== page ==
By the time I was preparing for college, anxiety had taken root in every aspect of my life. My health was beginning to be affected. I would go through periods of time where I couldn’t sleep, I couldn’t eat, I couldn’t be around people. Stretches of time were fuzzy in my mind, everything warped or blank. I was seriously hurting, but I didn’t feel like there was much I could do about it. There is no denying now that it was becoming more and more of a problem.

I have found out in recent years that my struggle with chronic anxiety is one that many of the other female members of my family had to go through, but we each had to do it in our own ways. For me, I had to learn how to be stronger in my life and my faith out of necessity. When I hit junior year in college, I had been faltering under the weight of my anxiety for years, and then I had to add anxiety about moving four hours away from my family to attend SFASU.

Then something strange happened. As I settled into my new life living alone, I began to grow in ways that I hadn’t before. I had to build a  support system of people around me, despite my social anxiety. I had to take control of my life, despite all of the mental and physical problems that I faced and the anxiety that I felt about my current actions. My anxiety of the future had to be pushed back so that I could grow in my faith. I kept bible verses taped up around my apartment and on my notebooks for the two years that I lived there. The change in me was palpitable when I visited home. Suddenly, I had opinions, I had my own church family, I had made decisions on my own. I even had a strong, unique personality—if that tells you how far removed I was from everything in my life.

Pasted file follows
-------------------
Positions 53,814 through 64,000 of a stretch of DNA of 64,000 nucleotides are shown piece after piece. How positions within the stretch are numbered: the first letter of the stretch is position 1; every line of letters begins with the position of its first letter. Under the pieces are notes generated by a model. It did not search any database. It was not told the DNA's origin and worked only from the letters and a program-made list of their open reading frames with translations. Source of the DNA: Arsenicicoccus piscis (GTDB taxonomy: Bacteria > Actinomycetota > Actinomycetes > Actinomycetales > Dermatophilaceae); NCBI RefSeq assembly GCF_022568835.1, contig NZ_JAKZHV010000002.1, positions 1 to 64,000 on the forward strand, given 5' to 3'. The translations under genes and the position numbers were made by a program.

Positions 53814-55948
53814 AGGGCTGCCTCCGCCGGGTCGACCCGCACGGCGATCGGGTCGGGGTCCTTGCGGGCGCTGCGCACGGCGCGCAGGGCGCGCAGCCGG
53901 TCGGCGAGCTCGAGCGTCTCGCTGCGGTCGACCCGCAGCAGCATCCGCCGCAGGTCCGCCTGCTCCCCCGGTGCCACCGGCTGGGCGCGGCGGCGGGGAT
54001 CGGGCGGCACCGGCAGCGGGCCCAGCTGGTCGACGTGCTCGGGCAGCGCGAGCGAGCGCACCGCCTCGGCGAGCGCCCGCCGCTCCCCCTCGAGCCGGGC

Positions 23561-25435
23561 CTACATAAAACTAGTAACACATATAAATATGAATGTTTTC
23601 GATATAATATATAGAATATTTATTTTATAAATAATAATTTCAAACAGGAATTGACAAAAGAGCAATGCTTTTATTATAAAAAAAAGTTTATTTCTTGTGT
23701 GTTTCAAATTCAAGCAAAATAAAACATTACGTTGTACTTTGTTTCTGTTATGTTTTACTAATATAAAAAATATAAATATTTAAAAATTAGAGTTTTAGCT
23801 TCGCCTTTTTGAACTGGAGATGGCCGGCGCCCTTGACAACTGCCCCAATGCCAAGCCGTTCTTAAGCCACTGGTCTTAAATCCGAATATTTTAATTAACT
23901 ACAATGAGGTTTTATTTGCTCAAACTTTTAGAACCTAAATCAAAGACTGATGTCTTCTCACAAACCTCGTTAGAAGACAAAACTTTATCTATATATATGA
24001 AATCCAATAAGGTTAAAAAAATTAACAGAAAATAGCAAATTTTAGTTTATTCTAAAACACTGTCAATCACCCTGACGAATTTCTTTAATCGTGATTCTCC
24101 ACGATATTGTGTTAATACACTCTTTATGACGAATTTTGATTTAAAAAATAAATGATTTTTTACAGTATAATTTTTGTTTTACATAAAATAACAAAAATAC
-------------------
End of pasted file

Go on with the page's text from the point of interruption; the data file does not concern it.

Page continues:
Until my last few semesters in college, I would have said that this was the moment that my testimony hinged on. I had grown up in a Christian household all my life, but it was when I went out into the world that I grew strong in my faith. But the truth is that I hadn’t confronted my greatest enemy – my anxiety, or rather, I hadn’t trusted in God enough to let Him deal with it. It was still in the corner of my mind, constantly turning the wheels.

It was still a relatively equal tug of war match between my chronic anxiety and my faith in the Lord.

Yes, I had stepped forward and addressed other things in my life, growing into someone new, someone stronger, but I hadn’t faced my anxiety head on. It wasn’t this transition period of my anxiety into the light, it wasn’t the strains that anxiety put on my health, my relationships, or my faith walk, and it certainly wasn’t anything that happened in the background over time.